Journalist faces criminal defamation threat in East Timor

Bangkok, February 29, 2016 – The Committee to Protect Journalists calls on East Timor’s prime minister, Rui Maria de Araujo, to drop the criminal defamation complaint he is pursuing against freelance journalist Raimundos Oki. Oki faces up to three years in prison if convicted of defamation for a report for the Timor Post newspaper alleging possible irregularities in a government computerization project, according to press reports.

The legal complaint stems from an article Oki published on November 10, 2015, about possible bid-rigging in a project Araujo’s government awarded to a private company to supply and install computers at the Ministry of Finance, according to press reports. Oki’s article, citing internal government documents, alleged that Araujo had, while working as an advisor to the minister of finance in 2014, recommended that the same company win the multi-million dollar contract.

Oki told CPJ that he first received written notice of the criminal complaint on January 22, and that public prosecutors summoned him for questioning twice since, but later cancelled the scheduled meetings for unknown reasons. The prosecutor’s investigations, which Oki said were still in progress as of February 26, would determine whether the state would file formal charges, Oki said.

Oki said anonymous callers have called his mobile several times since he received written notice of the investigation against him, accusing him of trying to destroy the ruling Fretilin Party, and telling him he needs to be “careful.” In response to those threats, Oki says that he now travels only with a group of colleagues when returning home from work at night.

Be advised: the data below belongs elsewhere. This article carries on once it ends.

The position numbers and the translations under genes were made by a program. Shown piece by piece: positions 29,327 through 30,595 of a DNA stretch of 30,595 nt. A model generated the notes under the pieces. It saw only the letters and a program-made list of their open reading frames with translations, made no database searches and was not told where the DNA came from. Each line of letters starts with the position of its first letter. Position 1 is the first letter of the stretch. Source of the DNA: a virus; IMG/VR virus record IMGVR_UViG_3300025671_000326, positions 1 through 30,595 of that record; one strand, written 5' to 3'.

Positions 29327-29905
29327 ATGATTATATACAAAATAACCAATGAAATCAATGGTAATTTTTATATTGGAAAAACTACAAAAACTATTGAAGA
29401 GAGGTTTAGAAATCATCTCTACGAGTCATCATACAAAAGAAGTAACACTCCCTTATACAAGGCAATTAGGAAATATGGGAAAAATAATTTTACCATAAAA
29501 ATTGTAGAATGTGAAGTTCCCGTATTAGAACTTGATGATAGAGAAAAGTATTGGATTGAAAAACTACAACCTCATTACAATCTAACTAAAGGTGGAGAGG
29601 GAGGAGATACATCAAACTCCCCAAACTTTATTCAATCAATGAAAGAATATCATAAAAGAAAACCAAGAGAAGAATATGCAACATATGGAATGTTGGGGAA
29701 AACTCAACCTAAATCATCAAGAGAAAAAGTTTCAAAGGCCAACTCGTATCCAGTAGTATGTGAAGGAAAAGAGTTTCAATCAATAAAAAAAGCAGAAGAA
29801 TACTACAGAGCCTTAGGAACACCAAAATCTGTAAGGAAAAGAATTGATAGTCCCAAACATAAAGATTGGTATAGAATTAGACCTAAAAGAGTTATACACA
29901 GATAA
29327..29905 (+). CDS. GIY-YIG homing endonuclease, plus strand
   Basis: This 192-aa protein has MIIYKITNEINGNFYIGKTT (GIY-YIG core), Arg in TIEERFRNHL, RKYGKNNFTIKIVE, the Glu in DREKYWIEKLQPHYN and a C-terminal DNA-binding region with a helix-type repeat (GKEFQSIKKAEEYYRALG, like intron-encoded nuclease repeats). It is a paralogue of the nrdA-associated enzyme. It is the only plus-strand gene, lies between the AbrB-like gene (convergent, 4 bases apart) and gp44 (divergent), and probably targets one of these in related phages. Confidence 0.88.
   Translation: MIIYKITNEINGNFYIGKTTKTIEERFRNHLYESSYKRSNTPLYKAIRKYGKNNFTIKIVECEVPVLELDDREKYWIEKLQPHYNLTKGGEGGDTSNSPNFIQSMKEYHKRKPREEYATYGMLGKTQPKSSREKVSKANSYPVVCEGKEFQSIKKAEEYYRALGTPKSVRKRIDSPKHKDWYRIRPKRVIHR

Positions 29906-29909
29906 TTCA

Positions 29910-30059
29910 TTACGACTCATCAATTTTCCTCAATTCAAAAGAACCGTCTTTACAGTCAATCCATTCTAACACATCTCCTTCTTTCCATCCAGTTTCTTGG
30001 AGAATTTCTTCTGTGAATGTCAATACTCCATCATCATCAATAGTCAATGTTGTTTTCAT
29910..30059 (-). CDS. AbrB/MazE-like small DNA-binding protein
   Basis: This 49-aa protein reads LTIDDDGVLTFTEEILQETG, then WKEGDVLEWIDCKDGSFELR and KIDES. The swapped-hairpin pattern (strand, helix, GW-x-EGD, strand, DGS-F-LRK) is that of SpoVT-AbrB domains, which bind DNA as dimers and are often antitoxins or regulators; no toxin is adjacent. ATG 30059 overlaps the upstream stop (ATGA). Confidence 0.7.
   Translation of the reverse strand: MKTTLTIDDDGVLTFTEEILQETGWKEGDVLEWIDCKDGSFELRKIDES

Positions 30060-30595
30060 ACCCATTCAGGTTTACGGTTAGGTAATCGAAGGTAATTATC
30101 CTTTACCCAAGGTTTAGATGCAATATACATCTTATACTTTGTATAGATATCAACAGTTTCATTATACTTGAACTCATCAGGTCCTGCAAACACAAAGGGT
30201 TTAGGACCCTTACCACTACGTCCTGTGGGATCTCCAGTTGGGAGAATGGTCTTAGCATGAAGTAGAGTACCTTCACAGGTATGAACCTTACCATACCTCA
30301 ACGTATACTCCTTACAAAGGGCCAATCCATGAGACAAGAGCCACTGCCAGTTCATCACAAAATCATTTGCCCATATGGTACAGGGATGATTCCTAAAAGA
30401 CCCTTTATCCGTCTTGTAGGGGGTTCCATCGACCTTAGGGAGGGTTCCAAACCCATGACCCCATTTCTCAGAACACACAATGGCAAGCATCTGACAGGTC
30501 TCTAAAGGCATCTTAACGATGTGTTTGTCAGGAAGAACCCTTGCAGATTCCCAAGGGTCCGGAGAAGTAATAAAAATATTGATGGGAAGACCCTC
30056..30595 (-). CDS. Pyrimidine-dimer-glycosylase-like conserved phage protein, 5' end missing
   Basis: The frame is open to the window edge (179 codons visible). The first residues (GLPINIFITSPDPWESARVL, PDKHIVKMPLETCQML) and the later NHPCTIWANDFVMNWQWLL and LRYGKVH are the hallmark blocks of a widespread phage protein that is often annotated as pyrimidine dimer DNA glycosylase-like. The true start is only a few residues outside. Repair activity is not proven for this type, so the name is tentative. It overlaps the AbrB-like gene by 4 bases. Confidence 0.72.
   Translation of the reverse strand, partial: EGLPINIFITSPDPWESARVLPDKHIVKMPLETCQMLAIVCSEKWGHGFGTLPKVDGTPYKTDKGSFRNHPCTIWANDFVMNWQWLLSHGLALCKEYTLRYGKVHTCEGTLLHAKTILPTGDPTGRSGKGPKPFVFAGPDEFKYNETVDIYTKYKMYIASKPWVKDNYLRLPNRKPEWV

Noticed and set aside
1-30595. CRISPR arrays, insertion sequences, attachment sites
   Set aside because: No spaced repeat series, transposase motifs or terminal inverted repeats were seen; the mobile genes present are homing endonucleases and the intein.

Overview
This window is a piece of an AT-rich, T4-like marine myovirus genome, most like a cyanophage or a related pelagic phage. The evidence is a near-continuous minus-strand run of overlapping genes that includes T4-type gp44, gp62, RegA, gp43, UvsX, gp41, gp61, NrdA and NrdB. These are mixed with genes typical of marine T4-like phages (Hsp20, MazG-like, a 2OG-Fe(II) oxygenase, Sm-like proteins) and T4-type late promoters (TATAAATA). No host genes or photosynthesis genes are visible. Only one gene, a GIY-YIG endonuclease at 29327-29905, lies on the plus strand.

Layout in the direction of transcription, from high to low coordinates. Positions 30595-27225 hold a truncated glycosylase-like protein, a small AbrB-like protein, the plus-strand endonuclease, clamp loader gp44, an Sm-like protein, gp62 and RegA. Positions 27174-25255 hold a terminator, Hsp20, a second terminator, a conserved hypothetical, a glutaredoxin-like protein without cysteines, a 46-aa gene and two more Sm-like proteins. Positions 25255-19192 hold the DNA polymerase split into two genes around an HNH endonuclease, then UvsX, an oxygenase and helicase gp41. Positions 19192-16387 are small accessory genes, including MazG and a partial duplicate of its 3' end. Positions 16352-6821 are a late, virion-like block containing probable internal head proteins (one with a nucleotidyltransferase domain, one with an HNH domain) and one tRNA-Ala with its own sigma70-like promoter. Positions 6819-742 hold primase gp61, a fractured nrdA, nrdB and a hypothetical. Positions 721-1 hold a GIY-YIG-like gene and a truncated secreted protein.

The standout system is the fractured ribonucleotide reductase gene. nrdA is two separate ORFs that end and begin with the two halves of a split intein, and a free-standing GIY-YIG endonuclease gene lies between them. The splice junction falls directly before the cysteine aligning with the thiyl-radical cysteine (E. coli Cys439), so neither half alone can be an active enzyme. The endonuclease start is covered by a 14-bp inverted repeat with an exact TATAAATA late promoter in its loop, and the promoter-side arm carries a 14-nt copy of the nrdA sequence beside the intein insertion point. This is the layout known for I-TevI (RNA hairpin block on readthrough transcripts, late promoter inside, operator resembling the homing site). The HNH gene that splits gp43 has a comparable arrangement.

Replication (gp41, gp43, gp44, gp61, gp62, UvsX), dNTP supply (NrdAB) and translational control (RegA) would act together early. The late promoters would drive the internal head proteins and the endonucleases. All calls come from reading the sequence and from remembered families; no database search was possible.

“We call on Prime Minister Araujo to drop his criminal defamation complaint against journalist Raimundos Oki and to instruct police to investigate the anonymous threats Oki has received,” said Shawn Crispin, CPJ’s senior Southeast Asia representative. “Criminal defamation laws have a toxic effect on press freedom in all countries that have them on their books. Araujo should work to abolish East Timor’s defamation laws, not use them.”

Oki told CPJ that Araujo declined the opportunity to comment for his original story, an opportunity East Timor’s Press Law requires journalists give to subjects of critical news articles. One week after Oki’s original report ran, the Timor Post published, on its front page, Araujo’s reply, in which he denied any irregularities in the project’s bidding procedures. The following day, the paper published a correction to the spelling of the name of the private company that won the contract, but not to the spirit or content of the original story, according to Oki.

East Timorese officials have used criminal defamation laws to suppress media criticism of their actions in the past. Oki faced a similar criminal defamation suit in 2013 over his reporting, then for the local Jornal Independente newspaper, on a state prosecutor’s controversial handling of an automobile homicide case. A District Court judge ruled that Oki’s reporting was not defamatory, but nonetheless made him pay a $150 fine for causing the official “psychological disturbance.”